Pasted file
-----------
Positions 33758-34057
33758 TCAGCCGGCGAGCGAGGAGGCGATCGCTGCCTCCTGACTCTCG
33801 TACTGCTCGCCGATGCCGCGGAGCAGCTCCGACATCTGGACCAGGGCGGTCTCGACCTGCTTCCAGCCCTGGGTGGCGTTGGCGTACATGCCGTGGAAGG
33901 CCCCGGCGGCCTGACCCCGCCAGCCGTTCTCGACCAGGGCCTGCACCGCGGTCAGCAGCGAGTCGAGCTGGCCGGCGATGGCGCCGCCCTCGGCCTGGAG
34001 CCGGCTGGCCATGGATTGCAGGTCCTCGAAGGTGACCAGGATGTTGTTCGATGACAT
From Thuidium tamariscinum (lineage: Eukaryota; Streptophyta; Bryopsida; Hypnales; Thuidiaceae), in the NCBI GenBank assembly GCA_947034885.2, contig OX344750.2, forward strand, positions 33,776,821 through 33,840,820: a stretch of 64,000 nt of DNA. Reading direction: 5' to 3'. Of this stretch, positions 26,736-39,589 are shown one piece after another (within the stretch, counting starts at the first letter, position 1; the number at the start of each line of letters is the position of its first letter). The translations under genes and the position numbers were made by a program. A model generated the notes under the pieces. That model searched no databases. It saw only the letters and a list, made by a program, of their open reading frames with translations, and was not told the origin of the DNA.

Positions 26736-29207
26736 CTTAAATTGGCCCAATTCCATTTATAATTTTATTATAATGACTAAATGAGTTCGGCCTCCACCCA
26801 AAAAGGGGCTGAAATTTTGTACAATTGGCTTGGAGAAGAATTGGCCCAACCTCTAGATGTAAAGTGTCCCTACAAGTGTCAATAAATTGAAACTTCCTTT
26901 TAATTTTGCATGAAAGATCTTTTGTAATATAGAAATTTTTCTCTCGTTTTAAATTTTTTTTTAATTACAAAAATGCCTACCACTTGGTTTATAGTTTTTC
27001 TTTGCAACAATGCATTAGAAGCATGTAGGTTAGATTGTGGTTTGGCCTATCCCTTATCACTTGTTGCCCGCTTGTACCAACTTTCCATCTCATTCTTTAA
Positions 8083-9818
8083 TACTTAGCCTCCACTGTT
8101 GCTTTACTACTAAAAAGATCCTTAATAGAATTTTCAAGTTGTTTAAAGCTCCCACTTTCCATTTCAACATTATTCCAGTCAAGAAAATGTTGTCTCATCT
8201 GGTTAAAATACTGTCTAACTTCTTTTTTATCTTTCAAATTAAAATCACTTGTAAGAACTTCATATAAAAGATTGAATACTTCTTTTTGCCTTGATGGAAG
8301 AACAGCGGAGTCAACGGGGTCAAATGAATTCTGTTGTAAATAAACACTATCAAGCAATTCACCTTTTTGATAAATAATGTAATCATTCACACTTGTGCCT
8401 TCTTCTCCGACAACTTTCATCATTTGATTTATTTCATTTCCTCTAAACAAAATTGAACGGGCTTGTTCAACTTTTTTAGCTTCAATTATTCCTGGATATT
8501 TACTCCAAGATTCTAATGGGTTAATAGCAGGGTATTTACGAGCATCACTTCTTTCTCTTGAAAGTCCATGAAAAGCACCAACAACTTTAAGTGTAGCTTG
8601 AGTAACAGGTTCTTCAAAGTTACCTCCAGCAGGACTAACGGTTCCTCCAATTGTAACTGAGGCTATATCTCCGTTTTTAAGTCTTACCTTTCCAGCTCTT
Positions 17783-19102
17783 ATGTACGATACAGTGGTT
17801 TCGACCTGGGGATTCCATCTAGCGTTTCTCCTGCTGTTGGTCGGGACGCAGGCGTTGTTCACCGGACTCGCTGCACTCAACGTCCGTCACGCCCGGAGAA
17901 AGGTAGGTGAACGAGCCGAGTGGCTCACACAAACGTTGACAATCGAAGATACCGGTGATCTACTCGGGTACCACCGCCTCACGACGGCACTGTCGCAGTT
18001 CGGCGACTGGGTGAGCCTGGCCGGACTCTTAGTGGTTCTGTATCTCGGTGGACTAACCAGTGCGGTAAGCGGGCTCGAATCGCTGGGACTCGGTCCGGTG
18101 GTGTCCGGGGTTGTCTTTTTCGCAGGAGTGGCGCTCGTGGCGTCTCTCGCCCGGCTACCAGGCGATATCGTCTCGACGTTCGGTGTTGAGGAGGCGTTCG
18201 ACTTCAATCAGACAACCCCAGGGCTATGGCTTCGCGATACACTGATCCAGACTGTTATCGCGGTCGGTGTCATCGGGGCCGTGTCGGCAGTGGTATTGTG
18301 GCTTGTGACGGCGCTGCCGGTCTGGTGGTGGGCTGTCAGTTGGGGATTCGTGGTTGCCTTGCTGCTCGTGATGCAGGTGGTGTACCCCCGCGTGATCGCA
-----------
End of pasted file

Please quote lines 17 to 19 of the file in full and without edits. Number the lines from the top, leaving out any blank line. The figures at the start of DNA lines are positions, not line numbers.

8401 TCTTCTCCGACAACTTTCATCATTTGATTTATTTCATTTCCTCTAAACAAAATTGAACGGGCTTGTTCAACTTTTTTAGCTTCAATTATTCCTGGATATT
8501 TACTCCAAGATTCTAATGGGTTAATAGCAGGGTATTTACGAGCATCACTTCTTTCTCTTGAAAGTCCATGAAAAGCACCAACAACTTTAAGTGTAGCTTG
8601 AGTAACAGGTTCTTCAAAGTTACCTCCAGCAGGACTAACGGTTCCTCCAATTGTAACTGAGGCTATATCTCCGTTTTTAAGTCTTACCTTTCCAGCTCTT